That’s because we assume he knows what action to take. We believe he’s intelligent enough to figure out we’re hurting. And we’re certain he has to know how to make us happy again.
He doesn’t. And he won’t until we take the first step. It’s a hard, giant and long step because we’re stepping over the block of pride.
The step is called humility. It’s the quality that builds the bridge to understanding. The humble way in which we can calmly reach out to him and share why we’re unhappy, what can change and what we’ll do to make it happen.
But what should happen first is delete the assumption he’s responsible for our happiness. He often doesn’t know what makes him, himself happy, much less how to make us that way.
True happiness comes when we overlook the small issues, refuse to play the “silent” game and choose to humbly work to build our home, our marriage and our relationship because “The wise woman builds her house, but with her own hands the foolish one tears hers down” (Proverbs 14:1).
Prayer: Lord, I look to you for my happiness and joy. I seek You to give me the patience, humility and wisdom to turn conflict and battles to harmony.
Incorrect Assumption No. 4. He Knows the Program and Knows What We’re Thinking
“Going to church is a nightmare,” Sandy said, “I make myself crazy getting the kids ready. And it never fails, one of them always spills juice on their shirt. And even though we’re already running late, I have to rush and change him.”
Can we identify with her? What stirs added frustration for Sandy is the fact her husband, Chad is on his cell phone, checking football schedules and scores or laughing at jokes he received. And the kids? They love Daddy because he’s the clown and makes life fun.
Sandy and Chad have entered into the “personality conflict” zone. Each has their own personality that determines their reactions, outlook and attitude.
Chad is sanguine, he loves life, fun and enjoyment in any setting.
Conversely, Sandy is detailed in her thinking, makes plans and maps her course of action.
As a result, they both face the same situation differently. Chad doesn’t see the chaos in the making. And Sandy glares at him with a when-are-you-going-to wake-up-and-help look.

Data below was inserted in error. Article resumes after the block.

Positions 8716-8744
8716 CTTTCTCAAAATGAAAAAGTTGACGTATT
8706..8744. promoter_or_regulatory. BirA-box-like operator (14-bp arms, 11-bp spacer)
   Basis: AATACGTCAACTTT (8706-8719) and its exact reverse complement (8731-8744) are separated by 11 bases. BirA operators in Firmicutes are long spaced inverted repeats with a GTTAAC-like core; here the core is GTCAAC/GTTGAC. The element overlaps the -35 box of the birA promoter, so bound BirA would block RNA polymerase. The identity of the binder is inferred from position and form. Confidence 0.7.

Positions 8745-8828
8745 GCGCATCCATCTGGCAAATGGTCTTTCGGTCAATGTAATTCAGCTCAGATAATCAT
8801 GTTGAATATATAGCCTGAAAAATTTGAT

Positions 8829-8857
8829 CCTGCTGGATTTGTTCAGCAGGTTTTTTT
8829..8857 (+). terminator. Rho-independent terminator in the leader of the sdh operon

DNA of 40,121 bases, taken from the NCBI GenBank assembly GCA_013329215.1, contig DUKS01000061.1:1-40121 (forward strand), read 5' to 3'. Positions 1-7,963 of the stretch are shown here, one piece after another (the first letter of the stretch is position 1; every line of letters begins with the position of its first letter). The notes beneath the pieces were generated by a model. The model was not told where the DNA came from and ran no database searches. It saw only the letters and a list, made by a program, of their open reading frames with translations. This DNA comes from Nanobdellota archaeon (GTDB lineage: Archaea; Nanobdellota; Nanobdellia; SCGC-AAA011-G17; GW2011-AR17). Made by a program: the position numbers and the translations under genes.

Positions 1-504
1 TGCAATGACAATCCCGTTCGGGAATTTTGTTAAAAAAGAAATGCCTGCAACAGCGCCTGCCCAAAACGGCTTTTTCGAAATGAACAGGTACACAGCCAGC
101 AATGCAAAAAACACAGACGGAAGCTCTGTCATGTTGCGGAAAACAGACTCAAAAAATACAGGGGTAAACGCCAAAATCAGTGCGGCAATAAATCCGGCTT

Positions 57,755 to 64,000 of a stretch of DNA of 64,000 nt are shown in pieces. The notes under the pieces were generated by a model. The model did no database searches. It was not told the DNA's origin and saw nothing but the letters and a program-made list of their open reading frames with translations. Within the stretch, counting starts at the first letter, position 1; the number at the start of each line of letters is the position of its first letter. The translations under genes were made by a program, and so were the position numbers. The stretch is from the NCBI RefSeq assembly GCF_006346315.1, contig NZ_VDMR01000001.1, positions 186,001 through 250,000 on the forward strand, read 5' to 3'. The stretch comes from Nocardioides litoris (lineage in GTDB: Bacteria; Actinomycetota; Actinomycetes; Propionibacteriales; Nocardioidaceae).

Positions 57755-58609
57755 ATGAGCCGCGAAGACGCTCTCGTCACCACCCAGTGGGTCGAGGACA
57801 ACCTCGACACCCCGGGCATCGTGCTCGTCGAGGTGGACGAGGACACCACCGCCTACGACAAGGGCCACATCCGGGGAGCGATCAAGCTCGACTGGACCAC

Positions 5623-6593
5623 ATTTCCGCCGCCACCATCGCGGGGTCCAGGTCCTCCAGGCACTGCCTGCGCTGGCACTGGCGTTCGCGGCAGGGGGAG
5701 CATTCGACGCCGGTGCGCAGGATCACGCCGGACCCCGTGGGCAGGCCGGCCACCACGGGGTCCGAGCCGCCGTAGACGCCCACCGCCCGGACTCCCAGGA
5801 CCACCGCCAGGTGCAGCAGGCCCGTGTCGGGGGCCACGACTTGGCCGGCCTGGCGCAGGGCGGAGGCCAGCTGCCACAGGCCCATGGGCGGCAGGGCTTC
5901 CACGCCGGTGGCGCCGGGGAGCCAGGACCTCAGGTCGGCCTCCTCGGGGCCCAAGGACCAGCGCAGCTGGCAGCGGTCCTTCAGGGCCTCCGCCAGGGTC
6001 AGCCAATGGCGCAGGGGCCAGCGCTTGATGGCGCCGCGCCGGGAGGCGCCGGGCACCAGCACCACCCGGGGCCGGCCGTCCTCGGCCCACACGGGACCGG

She assumes he knows. She thinks they’re on the same page. But they’re not even in the same chapter or the same book. Then the fire begins when Chad doesn’t react in her timing.
Chad needs to get ready because with gritted teeth, Sandy blurts out. “Honey, get with the program.”
But Chad has his own program. And Sandy does too.
Conflict will end when they both get on God’s program. It began with the way He created them, each with unique personalities and varied ways to see the world.
But, no matter what the personality, God also placed in each of them the ability to understand His Word in 1 Corinthians 13:3 where he gives the definition of what love is.
The first trait of that true love isn’t support, affection or endurance. The first is patience.
Gulp. Patience when our husbands can’t seem to get with the program? God would say yes. The task is simple when we remember the personality our man possess is the one that attracted us to him in the first place. His ways are what sparked love in us. And his outlook of life pleased us then.
But reality is that life changed, kids came, duties increased, demands got tougher. Yet, the personalities remain the same.
The good news is that when patience turns to understanding, team work begins.
We team up with God when we praise Him for creating all of us, including our husbands, fearfully and wonderfully.
Prayer: Lord, help me to refrain from putting unrealistic expectations on my husband. Grant me understanding, patience and appreciation of the way You created him. I receive Your wisdom to see his perception of life. And most of all, show me the way to speak my thoughts in a way that honors and glorifies you.
Assumptions are the interruptions to the harmony of marriage. When we assume what we believe to be logical expectations, they’re logical to us, but might seem ludicrous to him.
The way to win him and spark sensitivity in him is to first win at managing our time. No matter the number of children, the pile of duties or hectic schedule, silent moments in the presence of the Lord before the day begins is the key to all.
We fill our heart with His Word. And as James 1:5 says, we seek wisdom. And if we believe that we receive it, we shall receive it in abundance.
And through this abundant wisdom we go beyond assumptions. Instead of assuming what he should know, we assume the role of a wise partner to our husband. In love, we say what we feel. We choose words that build. And when we toss out thoughts that offend him, we add harmony to our days and peace to our nights.
Janet Perez Eckles is an international speaker and author with a passion to teach and coach you to thrive in relationships and reach personal and professional success.